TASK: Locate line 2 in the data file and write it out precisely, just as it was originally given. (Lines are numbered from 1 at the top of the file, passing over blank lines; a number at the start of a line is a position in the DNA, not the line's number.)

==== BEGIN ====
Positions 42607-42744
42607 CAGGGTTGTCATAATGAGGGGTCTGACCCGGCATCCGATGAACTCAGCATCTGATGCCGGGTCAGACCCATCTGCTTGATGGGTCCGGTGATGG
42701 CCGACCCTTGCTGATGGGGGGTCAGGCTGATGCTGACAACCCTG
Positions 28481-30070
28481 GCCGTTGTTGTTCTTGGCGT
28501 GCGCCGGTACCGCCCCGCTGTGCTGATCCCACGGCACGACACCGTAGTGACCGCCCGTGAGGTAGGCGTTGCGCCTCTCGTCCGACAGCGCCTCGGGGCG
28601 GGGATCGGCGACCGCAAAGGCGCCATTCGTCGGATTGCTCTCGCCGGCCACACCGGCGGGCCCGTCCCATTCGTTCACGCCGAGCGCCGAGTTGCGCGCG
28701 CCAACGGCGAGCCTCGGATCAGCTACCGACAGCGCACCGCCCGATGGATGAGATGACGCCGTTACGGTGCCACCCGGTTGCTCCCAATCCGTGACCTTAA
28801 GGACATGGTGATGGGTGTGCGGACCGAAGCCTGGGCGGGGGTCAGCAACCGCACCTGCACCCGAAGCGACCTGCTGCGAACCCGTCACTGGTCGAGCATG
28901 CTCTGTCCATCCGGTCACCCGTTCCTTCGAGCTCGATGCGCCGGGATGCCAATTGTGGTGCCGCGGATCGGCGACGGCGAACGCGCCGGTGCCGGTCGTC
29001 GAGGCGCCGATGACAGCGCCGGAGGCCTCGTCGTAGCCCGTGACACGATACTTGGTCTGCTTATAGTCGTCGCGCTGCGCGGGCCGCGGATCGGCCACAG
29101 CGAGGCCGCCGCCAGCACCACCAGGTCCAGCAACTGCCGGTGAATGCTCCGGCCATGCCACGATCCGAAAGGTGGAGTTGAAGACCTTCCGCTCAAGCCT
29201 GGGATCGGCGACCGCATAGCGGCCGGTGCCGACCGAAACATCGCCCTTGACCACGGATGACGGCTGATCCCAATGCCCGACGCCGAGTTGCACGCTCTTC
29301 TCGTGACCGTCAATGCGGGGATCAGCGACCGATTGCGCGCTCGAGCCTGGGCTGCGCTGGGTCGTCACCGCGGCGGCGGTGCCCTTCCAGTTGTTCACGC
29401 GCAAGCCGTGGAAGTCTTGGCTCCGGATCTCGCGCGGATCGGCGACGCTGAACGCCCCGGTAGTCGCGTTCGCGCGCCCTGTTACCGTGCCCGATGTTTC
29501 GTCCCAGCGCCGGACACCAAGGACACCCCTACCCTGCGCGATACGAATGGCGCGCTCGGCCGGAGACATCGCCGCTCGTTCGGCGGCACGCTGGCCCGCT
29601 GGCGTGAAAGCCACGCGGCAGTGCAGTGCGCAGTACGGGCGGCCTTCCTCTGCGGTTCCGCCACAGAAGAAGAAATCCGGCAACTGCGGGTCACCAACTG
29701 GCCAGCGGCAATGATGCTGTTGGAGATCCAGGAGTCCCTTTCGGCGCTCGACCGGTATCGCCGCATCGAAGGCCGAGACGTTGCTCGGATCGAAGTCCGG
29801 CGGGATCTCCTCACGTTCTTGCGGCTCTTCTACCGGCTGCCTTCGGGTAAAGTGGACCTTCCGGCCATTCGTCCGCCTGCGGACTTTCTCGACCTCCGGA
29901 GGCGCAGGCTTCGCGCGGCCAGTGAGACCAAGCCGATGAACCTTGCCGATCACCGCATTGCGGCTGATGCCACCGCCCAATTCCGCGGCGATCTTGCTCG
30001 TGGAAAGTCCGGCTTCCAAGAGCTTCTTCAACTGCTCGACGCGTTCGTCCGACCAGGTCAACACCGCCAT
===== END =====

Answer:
42607 CAGGGTTGTCATAATGAGGGGTCTGACCCGGCATCCGATGAACTCAGCATCTGATGCCGGGTCAGACCCATCTGCTTGATGGGTCCGGTGATGG